“Digital Transformation is not an option. It is an imperative. The time is now to be part of the 4th industrial revolution. The journey has started.” – Dr Ahmed Ogwell Ouma FAPH, Director, Africa CDC
I believe that creating strong networks in the digital health space is one way of working towards improving health outcomes.
Conferences are one such space where this collaboration can be achieved and, in December, I was able to attend the 2nd Annual International Conference on Public Health in Africa (CPHIA) held in Kigali, Rwanda from December 13th to 15th 2022, as well as at the Africa HealthTech Summit, which was held concurrently in the same venue.
These conferences provided a platform for bringing together a diverse gathering of public health and Information Communications Technology (ICT) stakeholders to forge partnerships for the acceleration of the use of digital health technologies for improving health care and strengthening health systems on the African continent, under the theme of “Digitalization – Towards universal quality care and resilient health systems“.
Both concurrent events had a strong focus on digital health and that was a driving factor in my attendance, as there is a need for VillageReach to establish and reestablish networks, especially among people who are key to the work we’re doing and key to helping us achieve the objectives we have in health care delivery.
This year’s CPHIA and the Africa HealthTech Summit gave over 2,500 attendees the chance to meet both in person and virtually and create visibility around their work, especially in regards to public health digital transformation agenda.
There were three key takeaways that emerged for me over the course of the 4-day discussion that I believe will be key to driving forward this agenda and are necessary to improve health outcomes on the African continent in the next five years:
1. In the public health digital transformation agenda, the private sector plays a crucial role
For us to strengthen health systems, the private sector needs to be involved.
Governments must leverage technology and innovation through Public-Private Partnerships (PPPs) in order to achieve Universal Health Coverage (UHC). By bringing in and engaging with the private sector through a well-structured private sector engagement strategy and creating enabling environments in which these can be executed, the digital transformation agenda can be realized. VillageReach has shared perspectives on what is needed to accelerate private sector engagement and integrate private sector capacity into public health systems.By bringing in and engaging with the private sector through a well-structured private sector engagement strategy and creating enabling environments in which these can be executed, the digital transformation agenda can be realized. Click To Tweet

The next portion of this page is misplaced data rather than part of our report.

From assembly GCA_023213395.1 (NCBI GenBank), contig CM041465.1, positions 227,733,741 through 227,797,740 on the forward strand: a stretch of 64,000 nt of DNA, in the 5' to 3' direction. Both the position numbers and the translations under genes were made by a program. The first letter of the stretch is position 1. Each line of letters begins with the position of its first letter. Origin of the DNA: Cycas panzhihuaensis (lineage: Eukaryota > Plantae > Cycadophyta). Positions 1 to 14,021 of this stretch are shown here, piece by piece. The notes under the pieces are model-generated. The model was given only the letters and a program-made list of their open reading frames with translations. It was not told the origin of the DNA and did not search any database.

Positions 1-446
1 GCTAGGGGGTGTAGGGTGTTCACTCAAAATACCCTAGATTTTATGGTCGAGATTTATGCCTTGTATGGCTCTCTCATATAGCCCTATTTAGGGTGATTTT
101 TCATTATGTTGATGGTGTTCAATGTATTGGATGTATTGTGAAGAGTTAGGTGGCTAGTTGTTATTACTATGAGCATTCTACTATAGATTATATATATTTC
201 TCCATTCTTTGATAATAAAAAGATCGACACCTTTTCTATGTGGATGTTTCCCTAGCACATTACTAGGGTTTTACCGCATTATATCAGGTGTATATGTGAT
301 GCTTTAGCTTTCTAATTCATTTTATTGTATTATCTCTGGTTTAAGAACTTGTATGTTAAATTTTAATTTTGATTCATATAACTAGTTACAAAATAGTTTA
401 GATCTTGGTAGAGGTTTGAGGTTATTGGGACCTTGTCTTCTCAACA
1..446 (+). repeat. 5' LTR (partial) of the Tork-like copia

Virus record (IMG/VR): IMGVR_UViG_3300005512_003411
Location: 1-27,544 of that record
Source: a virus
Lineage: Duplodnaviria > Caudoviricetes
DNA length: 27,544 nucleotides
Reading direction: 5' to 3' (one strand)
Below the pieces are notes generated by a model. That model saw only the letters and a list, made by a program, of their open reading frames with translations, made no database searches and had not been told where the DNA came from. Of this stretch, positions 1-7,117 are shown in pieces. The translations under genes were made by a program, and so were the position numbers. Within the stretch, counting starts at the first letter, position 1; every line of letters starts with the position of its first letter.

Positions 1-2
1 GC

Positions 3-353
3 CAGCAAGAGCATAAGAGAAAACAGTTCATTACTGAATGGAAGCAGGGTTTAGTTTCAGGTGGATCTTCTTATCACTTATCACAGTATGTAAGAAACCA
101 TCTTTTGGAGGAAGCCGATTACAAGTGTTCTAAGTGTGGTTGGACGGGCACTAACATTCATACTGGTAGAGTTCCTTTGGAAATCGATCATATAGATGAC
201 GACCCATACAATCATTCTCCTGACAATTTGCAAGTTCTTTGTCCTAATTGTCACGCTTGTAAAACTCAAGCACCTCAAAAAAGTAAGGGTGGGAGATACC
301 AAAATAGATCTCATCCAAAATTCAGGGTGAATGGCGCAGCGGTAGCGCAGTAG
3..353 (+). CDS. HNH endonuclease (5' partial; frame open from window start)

2. Collaboration is the new competition.
A coordinated and well-resourced digital health infrastructure and innovations are a priority strategy for meeting Africa’s UHC goals, and African-based innovators play a key role in this transformation. As part of a collaboration between the Global Fund and private sector partners such as Anglo American, Patrick J. McGovern Foundation, Dimagi, Medic, Medtronic LABS, Novartis Foundation, Orange and Zenysis, the Digital Health Impact Accelerator (DHIA) was officially launched at the Africa HealthTech Summit and aims to accelerate digital health transformation in African countries by providing a $50M catalytic fund in the form of financial and in-kind resources. At VillageReach, radical collaboration is one of the values that vital to our mission.
3. Government stewardship is key for integration, sustainability and scaling.
In December 2020, only 22% (12/54) of Africa’s 54 countries were implementing a national digital health strategy, despite 63% (34/54) having developed one. It will be necessary for African governments to prioritize the establishment of focused digital health departments within their ministries of health in order to realize the digital health “Mpesa” moment.In December 2020, only 22% of Africa's 54 countries were implementing a national digital health strategy. It's necessary for African governments to prioritize the establishment of focused digital health departments in order to realize the… Click To Tweet
Adopting the 2001 Abuja Declaration and allocating at least 15% of their budgets to the health sector, as well as leveraging private sector expertise for the development and implementation of national digital health strategies, will be crucial. This is aligned to our Transitioning Well work, which guides our approach to co-creating and transitioning equitable and sustainable solutions to government and partners.
It is clear that many of the key takeaways that emerged from the conference were ones that we as VillageReach are already aligned with and that continue to drive the work we are doing. Moving forward from the conference, I hope to use the connections made and lessons learned to make more people aware of VillageReach’s bodies of knowledge in the digital health space.
Creating bodies of knowledge that can be shared gives us an opportunity to further support governments and partners as we work towards tech-enabled, people-centered health systems that bridge the technology and data gap, transforming health care delivery to reach everyone.Creating bodies of knowledge that can be shared gives us an opportunity to support governments and partners as we work towards tech-enabled, people-centered health systems that bridge the technology and data gap, transforming health care… Click To Tweet